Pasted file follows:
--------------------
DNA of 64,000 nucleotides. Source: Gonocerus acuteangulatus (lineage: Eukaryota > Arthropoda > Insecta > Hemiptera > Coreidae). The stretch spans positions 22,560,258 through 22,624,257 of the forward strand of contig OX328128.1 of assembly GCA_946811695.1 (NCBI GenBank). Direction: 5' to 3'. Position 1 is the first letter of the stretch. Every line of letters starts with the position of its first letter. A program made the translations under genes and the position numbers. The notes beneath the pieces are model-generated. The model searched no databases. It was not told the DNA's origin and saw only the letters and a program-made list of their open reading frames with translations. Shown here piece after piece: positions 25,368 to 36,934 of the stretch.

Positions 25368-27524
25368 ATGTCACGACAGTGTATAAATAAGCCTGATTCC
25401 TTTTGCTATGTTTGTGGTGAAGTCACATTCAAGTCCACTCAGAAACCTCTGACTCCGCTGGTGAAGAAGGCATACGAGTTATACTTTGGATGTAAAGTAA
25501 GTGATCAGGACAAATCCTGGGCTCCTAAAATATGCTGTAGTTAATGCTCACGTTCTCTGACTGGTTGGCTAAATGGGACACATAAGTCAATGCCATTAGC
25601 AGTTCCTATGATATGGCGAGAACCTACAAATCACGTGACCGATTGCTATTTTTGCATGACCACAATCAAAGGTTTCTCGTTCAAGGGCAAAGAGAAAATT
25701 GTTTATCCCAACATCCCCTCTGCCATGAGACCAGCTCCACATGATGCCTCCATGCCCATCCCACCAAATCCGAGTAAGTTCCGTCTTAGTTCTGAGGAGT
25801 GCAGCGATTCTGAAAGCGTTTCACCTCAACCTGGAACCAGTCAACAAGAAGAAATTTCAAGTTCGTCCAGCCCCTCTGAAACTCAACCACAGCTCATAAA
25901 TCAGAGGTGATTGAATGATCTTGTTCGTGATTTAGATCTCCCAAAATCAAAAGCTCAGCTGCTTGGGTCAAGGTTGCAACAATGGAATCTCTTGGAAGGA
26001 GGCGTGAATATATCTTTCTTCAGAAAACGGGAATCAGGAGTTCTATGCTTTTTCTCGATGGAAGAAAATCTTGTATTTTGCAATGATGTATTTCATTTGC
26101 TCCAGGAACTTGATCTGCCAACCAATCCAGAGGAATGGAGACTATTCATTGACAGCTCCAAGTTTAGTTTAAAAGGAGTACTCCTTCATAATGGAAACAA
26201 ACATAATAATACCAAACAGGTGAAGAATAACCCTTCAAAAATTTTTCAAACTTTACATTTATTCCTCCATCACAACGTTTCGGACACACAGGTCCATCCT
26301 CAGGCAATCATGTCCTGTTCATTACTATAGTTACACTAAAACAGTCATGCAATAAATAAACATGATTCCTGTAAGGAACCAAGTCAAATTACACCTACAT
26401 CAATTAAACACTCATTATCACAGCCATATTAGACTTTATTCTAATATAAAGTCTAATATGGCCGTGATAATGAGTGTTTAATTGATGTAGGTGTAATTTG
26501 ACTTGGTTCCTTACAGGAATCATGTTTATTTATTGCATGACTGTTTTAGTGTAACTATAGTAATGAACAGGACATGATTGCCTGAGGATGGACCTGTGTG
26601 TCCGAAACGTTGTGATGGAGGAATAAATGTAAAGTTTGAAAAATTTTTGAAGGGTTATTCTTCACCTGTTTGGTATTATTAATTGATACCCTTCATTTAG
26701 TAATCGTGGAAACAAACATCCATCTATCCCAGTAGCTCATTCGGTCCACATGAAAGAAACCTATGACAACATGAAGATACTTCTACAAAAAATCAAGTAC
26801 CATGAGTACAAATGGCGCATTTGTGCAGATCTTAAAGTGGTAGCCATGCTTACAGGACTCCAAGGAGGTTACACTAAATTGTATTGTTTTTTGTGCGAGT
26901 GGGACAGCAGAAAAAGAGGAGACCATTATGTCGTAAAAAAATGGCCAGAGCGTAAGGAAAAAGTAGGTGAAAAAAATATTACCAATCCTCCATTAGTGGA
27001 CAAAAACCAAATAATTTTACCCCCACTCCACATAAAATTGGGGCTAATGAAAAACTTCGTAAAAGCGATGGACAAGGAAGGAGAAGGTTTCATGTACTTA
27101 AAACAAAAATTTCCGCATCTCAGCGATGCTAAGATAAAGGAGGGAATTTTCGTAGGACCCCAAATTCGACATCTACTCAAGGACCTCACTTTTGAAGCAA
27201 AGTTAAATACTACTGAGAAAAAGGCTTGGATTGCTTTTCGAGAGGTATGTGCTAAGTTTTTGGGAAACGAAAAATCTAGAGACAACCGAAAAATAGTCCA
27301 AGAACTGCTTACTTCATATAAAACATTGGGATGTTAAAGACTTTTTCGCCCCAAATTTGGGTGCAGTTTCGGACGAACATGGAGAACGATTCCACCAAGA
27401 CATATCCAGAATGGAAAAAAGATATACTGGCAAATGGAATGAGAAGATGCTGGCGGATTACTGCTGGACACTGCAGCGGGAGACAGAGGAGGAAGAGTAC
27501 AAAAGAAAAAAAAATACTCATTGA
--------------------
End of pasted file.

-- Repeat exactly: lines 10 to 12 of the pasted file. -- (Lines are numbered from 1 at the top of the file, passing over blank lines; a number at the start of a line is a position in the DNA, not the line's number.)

26001 GGCGTGAATATATCTTTCTTCAGAAAACGGGAATCAGGAGTTCTATGCTTTTTCTCGATGGAAGAAAATCTTGTATTTTGCAATGATGTATTTCATTTGC
26101 TCCAGGAACTTGATCTGCCAACCAATCCAGAGGAATGGAGACTATTCATTGACAGCTCCAAGTTTAGTTTAAAAGGAGTACTCCTTCATAATGGAAACAA
26201 ACATAATAATACCAAACAGGTGAAGAATAACCCTTCAAAAATTTTTCAAACTTTACATTTATTCCTCCATCACAACGTTTCGGACACACAGGTCCATCCT